HONOLULU/NEW YORK (Reuters) - A defiant President Donald Trump has pledged to appeal to the U.S. Supreme Court if necessary to fight for his revised travel ban, parts of which were halted by two different federal judges in recent days.
The legal path forward will be challenging, though, as lawsuits work their way through federal courts on opposite sides of the country, in Hawaii and Maryland. On Thursday, a federal judge in Washington state said he was also weighing a temporary restraining order.
The Justice Department's first step would likely be filing an appeal in either or both of the cases it lost this week, an action likely to come within days. Justice Department spokeswoman Sarah Isgur Flores declined to comment on the administration's intentions.
In granting a temporary restraining order against the ban challenged in a lawsuit brought by the state of Hawaii, U.S. District Judge Derrick Watson found on Wednesday that "a reasonable, objective observer ... would conclude that the executive order was issued with a purpose to disfavor a particular religion."
Trump's executive order would temporarily ban refugees as well as travelers from six predominantly Muslim countries. The president has said the ban is needed for national security.
Early on Thursday, U.S. District Judge Theodore Chuang issued a nationwide preliminary injunction in a case in Maryland brought by refugee resettlement agencies represented by the American Civil Liberties Union and the National Immigration Law Center.
Chuang ruled that the groups were likely to succeed in showing that the travel ban portion of the executive order was intended to be a ban on Muslims, and as a result, violates the U.S. Constitution's religious freedom guarantee. He did not enjoin the refugee portion of the ban.
"To avoid sowing seeds of division in our nation, upholding this fundamental constitutional principle at the core of our nation's identity plainly serves a significant public interest," Chuang wrote in his ruling.
The court orders, while victories for the plaintiffs, are only an early step in litigation and the government could ultimately win its underlying case. Watson and Chuang were appointed to the bench by former Democratic President Barack Obama.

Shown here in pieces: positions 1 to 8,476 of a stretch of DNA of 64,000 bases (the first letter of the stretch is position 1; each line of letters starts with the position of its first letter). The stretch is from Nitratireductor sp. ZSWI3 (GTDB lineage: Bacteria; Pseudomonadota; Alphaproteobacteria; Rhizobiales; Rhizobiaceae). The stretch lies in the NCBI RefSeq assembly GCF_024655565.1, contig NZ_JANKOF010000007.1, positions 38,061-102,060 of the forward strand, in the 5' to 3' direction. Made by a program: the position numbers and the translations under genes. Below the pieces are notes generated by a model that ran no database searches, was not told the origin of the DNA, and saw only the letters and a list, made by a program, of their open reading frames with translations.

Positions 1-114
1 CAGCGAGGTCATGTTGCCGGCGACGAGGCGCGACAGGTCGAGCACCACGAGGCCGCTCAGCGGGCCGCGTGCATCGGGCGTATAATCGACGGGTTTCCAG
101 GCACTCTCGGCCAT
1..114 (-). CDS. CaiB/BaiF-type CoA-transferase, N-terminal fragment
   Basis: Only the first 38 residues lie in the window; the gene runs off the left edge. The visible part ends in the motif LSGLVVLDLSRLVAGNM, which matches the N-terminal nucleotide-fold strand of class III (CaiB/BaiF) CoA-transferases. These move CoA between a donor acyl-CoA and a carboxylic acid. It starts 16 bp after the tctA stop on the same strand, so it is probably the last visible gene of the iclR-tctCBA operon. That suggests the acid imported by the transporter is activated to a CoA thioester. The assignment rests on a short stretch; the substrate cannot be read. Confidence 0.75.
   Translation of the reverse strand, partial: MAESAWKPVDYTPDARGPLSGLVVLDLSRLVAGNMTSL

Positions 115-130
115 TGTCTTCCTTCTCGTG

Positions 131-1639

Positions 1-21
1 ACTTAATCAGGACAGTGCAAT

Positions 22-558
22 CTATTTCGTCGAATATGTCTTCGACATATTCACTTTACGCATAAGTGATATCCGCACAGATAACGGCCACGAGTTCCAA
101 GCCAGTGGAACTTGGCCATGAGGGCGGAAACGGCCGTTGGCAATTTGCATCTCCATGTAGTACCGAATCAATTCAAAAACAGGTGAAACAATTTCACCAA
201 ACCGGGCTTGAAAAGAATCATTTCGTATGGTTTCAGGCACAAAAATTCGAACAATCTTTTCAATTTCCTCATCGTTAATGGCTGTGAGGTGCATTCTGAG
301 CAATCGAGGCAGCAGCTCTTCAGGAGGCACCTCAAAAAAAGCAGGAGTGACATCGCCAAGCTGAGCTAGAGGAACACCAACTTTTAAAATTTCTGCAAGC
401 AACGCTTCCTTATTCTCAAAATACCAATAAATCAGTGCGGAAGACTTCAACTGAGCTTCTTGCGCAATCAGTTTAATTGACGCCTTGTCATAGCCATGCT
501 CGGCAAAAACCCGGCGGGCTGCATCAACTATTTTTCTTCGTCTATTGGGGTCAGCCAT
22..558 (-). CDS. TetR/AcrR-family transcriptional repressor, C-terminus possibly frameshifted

Trump, speaking after the Hawaii ruling at a rally in Nashville on Wednesday, called his revised executive order a "watered-down version" of his first.
The president said he would take the case "as far as it needs to go," including to the Supreme Court, in order to get a ruling that the ban is legal.
The Trump administration won a small legal victory later on Thursday.
U.S. District Judge James Robart in Seattle, who last month blocked Trump's first travel ban, ruled that the second travel ban was different enough from the first that he would not simply apply a preliminary injunction he issued against the first ban to the second one. He said he was weighing a request for a temporary restraining order on the new travel ban.
The likely next stops if the administration decides to contest the two rulings that it lost this week would be the 4th and 9th U.S. circuit courts of appeal. Both may be frosty venues for Trump's arguments, with majorities of the judges in each appointed by Democratic presidents.
Three judges on the 9th Circuit upheld Robart's order last month on the first travel ban. Rather than appeal further, the administration withdrew the ban, promising to retool it in ways that would address the legal issues.
The Supreme Court is currently split between four conservative and four liberal justices, with no ninth justice since the death of Antonin Scalia more than a year ago.
Trump's nominee to fill the vacant Supreme Court seat, Neil Gorsuch, a 49-year-old conservative, is likely to be asked about the travel ban next week when he goes before the Senate Judiciary Committee for a confirmation hearing.
Republicans are hoping that the Senate votes to confirm Gorsuch for the court by mid-April, which would likely be too late for him to weigh in on an emergency appeal about the travel ban.
Trump signed the new ban on March 6 in a bid to overcome legal problems with his January executive order, which caused chaos at airports and sparked mass protests before Robart stopped its enforcement in February.
Watson's order is only temporary until the broader arguments in the case can be heard. He set an expedited hearing schedule to determine if his ruling should be extended.
Reporting by Dan Levine in Honolulu, Mica Rosenberg in New York and Brendan O'Brien in Milwaukee; Writing by Dan Whitcomb in Los Angeles and David Ingram in San Francisco; Editing by Toby Chopra and Leslie Adler